Your most-asked start-up questions: answered by founders
Funding & finance

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Do I need an investor?

For most start-up agency founders, an investor is a ‘want’ rather than a ‘need’.

With organic launch costs so achievable, most recruiters who are determined to launch can find a way to do so by combining personal savings (commissions + bonus payments) with debt financing (e.g. up to £20,000 in business start-up loans, to be paid back at attractive rates over several years).
Investment is usually a better match for:
Founders who have ambitious growth plans to scale headcount immediately (from day one), or
Founders with high personal outgoings (e.g. mortgage, family costs) who either don’t have the personal savings or the risk tolerance to launch with their own funds, or
Founders who really value the ongoing strategic contribution the investor will make to their business
Some high-level advice at the end of the phone (or back office support) isn’t usually worth a large % of your company!

Why not get investment, if it’s available?

There’s nothing stopping founders from raising investment at start-up stage, and many do.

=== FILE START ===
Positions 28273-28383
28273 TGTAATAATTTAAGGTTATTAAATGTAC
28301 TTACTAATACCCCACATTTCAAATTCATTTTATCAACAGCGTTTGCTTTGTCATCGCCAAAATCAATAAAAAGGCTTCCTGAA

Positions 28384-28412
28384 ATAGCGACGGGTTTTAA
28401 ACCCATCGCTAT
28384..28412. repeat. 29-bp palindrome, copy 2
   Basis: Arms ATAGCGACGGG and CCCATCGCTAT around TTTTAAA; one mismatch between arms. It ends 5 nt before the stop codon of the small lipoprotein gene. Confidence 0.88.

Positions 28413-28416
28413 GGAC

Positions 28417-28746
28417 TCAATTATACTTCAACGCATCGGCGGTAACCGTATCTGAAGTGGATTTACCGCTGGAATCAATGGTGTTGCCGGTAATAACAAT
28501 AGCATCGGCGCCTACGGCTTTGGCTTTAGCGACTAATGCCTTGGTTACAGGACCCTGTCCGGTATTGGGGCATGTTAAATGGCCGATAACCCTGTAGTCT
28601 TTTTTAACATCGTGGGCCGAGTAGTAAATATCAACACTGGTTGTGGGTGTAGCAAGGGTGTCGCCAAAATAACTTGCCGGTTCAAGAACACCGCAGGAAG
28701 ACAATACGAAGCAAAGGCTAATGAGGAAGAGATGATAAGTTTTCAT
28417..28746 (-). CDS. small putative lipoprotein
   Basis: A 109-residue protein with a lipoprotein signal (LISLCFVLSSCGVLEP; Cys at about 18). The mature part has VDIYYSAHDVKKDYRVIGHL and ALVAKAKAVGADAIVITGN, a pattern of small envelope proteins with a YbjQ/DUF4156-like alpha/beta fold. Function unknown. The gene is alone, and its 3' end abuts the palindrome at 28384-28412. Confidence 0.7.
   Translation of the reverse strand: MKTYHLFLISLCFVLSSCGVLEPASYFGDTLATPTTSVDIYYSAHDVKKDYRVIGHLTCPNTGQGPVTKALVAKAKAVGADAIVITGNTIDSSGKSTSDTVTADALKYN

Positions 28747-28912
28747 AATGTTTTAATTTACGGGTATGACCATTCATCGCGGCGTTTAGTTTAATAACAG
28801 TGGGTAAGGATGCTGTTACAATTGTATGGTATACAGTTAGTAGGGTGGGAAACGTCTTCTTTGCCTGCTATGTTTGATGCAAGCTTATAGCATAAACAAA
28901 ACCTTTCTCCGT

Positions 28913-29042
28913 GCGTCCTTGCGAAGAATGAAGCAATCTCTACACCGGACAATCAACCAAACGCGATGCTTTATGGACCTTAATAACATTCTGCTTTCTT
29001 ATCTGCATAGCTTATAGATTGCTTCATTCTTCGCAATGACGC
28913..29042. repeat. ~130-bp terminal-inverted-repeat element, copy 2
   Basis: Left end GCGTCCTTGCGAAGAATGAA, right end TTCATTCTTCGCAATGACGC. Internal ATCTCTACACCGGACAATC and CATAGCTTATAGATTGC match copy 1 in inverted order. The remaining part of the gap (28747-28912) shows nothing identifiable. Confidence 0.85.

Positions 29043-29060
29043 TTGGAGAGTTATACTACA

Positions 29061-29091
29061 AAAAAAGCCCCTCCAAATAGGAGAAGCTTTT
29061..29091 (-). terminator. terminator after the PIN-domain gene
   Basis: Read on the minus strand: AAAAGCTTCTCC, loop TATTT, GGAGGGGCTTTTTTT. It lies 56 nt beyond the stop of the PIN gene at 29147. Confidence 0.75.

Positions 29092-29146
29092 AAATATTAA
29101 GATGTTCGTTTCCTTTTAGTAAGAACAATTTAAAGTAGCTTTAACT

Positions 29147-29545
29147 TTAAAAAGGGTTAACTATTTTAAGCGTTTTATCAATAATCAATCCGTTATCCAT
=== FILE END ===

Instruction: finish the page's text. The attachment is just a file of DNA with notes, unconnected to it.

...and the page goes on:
But it’s important to consider a few things:
The equity you give up at the start is equity you can’t give up later on.
Investors who take a stake in your agency at the beginning immediately reduce the size of your remaining ‘pie’.
While this may seem a good idea at the outset, it can become difficult if you need to distribute equity further down the line - e.g. to raise additional funding, or to incentivise key team members to join / stay with the firm.
If you have the option to launch without giving away significant equity, it’s often a good idea.
Equity feels ‘cheap’ at the beginning of your business journey, but ‘expensive’ later on.
10, 20 or even 50% of your start-up may not feel like much when you launch.
But by the time your company is generating significant profit, sharing those profits with investors can be painful.
It can be even more painful if you ever sell the business.

Whenever you sell equity in your business, a valuation is placed on your company to decide the price of the shares.

At launch, your valuation is the lowest it’s ever likely to be.

That means mathematically, it’s the worst time to give up equity (unless you absolutely have to).
Investors are taking a huge risk in a business ‘idea’ - with no customers or track record.
Even just a short period down the line, the story changes - you’ll have customers, sales, performance history, a growing brand and something for investors to buy into...
Raising the same amount on these new terms can be a game-changer with regard to how much equity you need to give up.

Considering investment?

Around 20% of start-ups on the RecruitHub platform opt to launch with equity investment, sourced by our team.
We work to ensure all founders majority own their companies (typically 80%+) and have the freedom to run their agencies as they wish.
For more information, .

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